This Whitehall Paper provides an in-depth analysis of Russia’s Ground Forces, including airborne and naval troops. It examines their role in Russian foreign policy, reforms to units’ equipment and operational roles, performance during combat operations against Ukraine, and current unit deployment locations and purposes in the Central, Southern and Western Military Districts.
Russia perceives itself as operating from a position of weakness and surrounded by superior NATO forces. It is pursuing a programme of military reform, both in terms of equipment and structures. The Russian Ground Forces are being geared towards fighting in aggressive, short, sharp and complex operations into enemy territory, as well as being streamlined to increase readiness levels and deployability at short notice.
However, operations against Ukraine have required force generation efforts from almost every Russian Ground Forces formation, including those in the Far East, which is evidence that the Kremlin’s ability to sustain even a moderate tempo of operations in the medium term is limited. Furthermore, chronic undermanning and morale issues remain, which will be exacerbated by the political decision to re-establish division-scale formations. In addition, Western sanctions and Russia’s difficult economic situation are severely hampering efforts to extend equipment reforms across the whole force.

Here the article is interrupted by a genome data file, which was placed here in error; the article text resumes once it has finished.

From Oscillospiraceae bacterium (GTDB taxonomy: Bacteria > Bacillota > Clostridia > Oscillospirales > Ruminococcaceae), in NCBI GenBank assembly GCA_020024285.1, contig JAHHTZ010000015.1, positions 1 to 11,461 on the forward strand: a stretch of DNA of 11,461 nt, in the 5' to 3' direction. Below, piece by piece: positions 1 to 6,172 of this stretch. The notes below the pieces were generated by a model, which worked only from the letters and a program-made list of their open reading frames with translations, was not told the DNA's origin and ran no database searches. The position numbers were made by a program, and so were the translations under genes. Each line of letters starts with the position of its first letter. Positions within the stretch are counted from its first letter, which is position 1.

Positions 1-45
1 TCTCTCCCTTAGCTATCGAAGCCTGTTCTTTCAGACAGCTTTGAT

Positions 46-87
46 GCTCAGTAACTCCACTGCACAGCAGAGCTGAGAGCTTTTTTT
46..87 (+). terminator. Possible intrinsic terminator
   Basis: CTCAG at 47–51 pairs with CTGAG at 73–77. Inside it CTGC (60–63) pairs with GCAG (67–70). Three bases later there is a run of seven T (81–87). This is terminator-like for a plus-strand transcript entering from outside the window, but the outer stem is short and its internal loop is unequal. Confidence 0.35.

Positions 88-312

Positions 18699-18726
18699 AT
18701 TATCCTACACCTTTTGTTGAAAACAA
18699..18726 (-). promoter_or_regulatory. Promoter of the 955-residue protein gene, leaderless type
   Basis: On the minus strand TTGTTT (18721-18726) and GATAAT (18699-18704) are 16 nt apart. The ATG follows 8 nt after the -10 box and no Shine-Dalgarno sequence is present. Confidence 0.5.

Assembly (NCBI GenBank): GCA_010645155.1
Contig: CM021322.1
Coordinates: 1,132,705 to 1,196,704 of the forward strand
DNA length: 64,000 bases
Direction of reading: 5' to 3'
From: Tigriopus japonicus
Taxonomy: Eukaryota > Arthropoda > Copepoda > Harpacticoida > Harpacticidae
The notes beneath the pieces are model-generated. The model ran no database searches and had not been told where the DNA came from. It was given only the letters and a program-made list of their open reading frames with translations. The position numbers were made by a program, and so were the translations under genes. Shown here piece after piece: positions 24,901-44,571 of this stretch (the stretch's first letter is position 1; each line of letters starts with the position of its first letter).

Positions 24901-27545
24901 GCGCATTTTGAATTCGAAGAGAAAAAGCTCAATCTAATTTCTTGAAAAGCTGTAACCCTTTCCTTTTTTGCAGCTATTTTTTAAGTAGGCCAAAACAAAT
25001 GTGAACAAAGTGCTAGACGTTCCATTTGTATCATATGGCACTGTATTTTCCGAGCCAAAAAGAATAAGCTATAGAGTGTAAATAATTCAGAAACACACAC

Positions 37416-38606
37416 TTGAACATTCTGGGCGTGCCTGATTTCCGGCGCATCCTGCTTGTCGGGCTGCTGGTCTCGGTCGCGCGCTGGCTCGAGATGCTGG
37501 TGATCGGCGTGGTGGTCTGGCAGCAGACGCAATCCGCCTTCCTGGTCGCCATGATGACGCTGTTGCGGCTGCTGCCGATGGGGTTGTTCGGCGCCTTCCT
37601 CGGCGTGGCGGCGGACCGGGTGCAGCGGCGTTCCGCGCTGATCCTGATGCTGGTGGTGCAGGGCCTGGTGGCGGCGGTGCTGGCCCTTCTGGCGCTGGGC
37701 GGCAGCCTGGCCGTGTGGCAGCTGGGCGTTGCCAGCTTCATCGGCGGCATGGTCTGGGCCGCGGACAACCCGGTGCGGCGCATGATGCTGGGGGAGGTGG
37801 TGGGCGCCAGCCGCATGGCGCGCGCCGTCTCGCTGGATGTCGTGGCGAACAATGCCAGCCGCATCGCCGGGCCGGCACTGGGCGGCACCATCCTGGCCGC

Russian Ground Forces should not be seen by the West as an unstoppable colossus. However, the West must not ignore the unmistakable Russian efforts to prepare for offensive, high-tempo operations against NATO, and the formidable political will that will use them if given the opportunity.
Table of Contents
1. Military Force as a Tool of Russian Foreign Policy
2. Equipment, Organisational and Doctrinal Reforms of Land Forces
3. Geographical Distribution and Mission Assignments of Russian Military Units
Appendix I. Estimate of the Strength of Russian Ground Troops
Appendix II. Estimate of the Strength of Russian Land Forces in 2014
Igor Sutyagin is Senior Research Fellow for Russian studies at RUSI. His research is concerned with US–Russian relations, strategic armaments developments and broader nuclear arms control, anti-ballistic missile defense systems. He has authored more than 100 articles and booklets published in the Soviet Union/Russia, the US, UK, Germany and Switzerland. He is also the co-author of the book Russian Strategic Nuclear Weapons.
Justin Bronk is the Research Fellow for airpower and military technology at RUSI. Alongside a primary focus on airpower, his research also includes weapons system and munitions analysis in conflict zones, in particular Ukraine and Syria. Justin is also Editor of RUSI Defence Systems.